Spectra of Be Stars
12.5" Newtonian and Star Analyzer
Uploaded 10/27/12

An interesting subclass of the B type stars is known as the Be Stars. The spectrum of these stars has at one time or another an emission component, usually in the hydrogen lines. The star Gamma Cassiopeia was the first of these emission stars discovered using visual spectroscopes over a century ago in 1866, and is considered an excellent starting point for exploring this type of object.

Today, most astronomers agree that this is rapidly rotating giant star, which has thrown off its outer hydrogen atmosphere, orbiting at a close range. The UV from the B star then ionizes this hydrogen and causes its excitation, and dust in the gaseous envelope also reveals polarization in its dust particles.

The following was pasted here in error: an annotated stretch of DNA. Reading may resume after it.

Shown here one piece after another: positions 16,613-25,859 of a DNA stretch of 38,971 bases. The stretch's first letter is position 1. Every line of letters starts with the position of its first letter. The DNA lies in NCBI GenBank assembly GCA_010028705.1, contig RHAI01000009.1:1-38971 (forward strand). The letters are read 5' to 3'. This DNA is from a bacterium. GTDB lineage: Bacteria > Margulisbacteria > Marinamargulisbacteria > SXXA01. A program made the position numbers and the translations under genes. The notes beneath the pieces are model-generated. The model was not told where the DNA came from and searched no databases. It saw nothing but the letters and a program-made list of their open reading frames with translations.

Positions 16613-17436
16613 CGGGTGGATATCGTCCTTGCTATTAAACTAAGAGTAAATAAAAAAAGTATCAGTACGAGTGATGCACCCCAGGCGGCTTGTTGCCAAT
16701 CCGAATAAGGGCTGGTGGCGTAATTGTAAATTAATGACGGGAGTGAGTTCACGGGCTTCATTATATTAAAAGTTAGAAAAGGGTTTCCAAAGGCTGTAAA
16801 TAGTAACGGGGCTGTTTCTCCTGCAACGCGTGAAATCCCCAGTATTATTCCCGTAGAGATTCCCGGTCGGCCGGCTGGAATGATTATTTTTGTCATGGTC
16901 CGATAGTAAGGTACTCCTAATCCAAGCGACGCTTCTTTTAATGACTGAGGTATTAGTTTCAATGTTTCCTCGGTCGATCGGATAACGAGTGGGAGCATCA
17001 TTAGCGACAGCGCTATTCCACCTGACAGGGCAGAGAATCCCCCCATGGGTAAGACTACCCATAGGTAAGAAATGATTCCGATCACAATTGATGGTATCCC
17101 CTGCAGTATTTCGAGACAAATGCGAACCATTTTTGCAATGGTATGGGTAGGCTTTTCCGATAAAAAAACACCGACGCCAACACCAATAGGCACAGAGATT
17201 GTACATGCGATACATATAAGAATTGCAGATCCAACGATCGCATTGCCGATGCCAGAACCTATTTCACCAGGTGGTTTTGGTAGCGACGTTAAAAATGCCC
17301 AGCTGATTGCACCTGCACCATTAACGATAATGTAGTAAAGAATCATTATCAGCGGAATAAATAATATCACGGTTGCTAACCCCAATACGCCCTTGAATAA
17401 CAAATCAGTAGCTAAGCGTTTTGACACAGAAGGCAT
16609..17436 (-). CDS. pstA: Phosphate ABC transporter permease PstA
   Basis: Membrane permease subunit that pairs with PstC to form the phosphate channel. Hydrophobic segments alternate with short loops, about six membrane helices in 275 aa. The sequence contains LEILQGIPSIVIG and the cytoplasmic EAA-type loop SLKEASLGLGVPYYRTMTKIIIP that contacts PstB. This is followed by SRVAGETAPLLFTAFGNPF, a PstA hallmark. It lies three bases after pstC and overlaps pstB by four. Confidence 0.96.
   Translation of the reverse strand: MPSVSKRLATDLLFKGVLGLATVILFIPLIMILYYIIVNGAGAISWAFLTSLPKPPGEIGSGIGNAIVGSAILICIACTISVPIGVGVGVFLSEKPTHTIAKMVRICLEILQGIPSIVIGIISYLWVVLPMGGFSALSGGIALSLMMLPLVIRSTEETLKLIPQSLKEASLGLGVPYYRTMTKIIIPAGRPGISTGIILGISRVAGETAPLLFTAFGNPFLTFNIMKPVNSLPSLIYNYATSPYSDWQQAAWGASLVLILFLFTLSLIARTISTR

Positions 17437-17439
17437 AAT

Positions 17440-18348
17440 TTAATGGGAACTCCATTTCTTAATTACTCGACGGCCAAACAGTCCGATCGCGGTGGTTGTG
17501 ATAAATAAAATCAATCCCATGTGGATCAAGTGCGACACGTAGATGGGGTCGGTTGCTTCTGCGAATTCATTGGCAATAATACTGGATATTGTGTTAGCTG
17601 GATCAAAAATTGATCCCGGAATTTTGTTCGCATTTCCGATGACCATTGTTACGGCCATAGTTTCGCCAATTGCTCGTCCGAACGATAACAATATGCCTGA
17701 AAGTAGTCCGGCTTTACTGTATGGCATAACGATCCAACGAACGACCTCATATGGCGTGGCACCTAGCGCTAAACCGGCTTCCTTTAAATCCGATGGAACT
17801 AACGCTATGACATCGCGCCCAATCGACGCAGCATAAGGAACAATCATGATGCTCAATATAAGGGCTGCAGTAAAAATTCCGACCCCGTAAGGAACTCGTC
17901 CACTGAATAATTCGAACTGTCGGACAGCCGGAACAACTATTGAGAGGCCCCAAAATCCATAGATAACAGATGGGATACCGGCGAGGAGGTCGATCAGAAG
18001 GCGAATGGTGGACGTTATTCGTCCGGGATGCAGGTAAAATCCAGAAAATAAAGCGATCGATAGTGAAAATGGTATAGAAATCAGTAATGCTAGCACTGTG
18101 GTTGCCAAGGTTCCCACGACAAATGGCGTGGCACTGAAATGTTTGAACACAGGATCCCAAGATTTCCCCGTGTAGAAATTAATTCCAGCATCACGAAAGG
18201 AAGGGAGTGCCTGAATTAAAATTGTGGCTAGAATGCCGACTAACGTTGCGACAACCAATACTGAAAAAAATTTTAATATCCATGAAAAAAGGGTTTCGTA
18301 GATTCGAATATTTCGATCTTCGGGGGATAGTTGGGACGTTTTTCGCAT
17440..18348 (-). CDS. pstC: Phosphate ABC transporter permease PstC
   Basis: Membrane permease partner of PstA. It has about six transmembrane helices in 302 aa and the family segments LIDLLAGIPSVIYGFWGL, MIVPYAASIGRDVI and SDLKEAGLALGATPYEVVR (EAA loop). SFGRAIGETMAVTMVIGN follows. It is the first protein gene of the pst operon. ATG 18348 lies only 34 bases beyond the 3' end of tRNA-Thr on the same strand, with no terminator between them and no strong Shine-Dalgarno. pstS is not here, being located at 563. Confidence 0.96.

Be stars are also variable in light output, some with smaller companion stars that loop through the gas torus cause periodic outbursts in the emission lines. Even the Hubble space telescope cannot clearly see these tiny dust and gas envelopes around Be stars. The fact that we can record their presence and measure their velocities with amateur instruments is quite extraordinary!

I will be starting with a few of the brighter and more easily spectrally resolved stars, then adding fainter or more exotic examples later. All spectra here are normalized to the calibrated continuum data.
Click to enlarge to full 1024 size:
Gamma Cass B0 IVevar
Alberio B B8 Ve
  Beta Lyra B8 II

Instrument: 12.5" f/5 Home made Newtonian Grating: Star Analyzer 100 lpmm Mount: Astrophysics 1200 QMD CCD Camera: DMK51 Imaging Source Location: Payson, Arizona, Elevation: 5150 ft. Sky: Seeing FWHM = 5 arcsec , Transparency 9/10 Outside Temperature: 55 F Image Processing Tools: RSpec for spectral extraction, Photoshop CS2 HOME GALAXIES EMISSION NEBS REFLECTION NEBS COMETS GLOBULARS OPEN CLUST PLANETARIES LINKS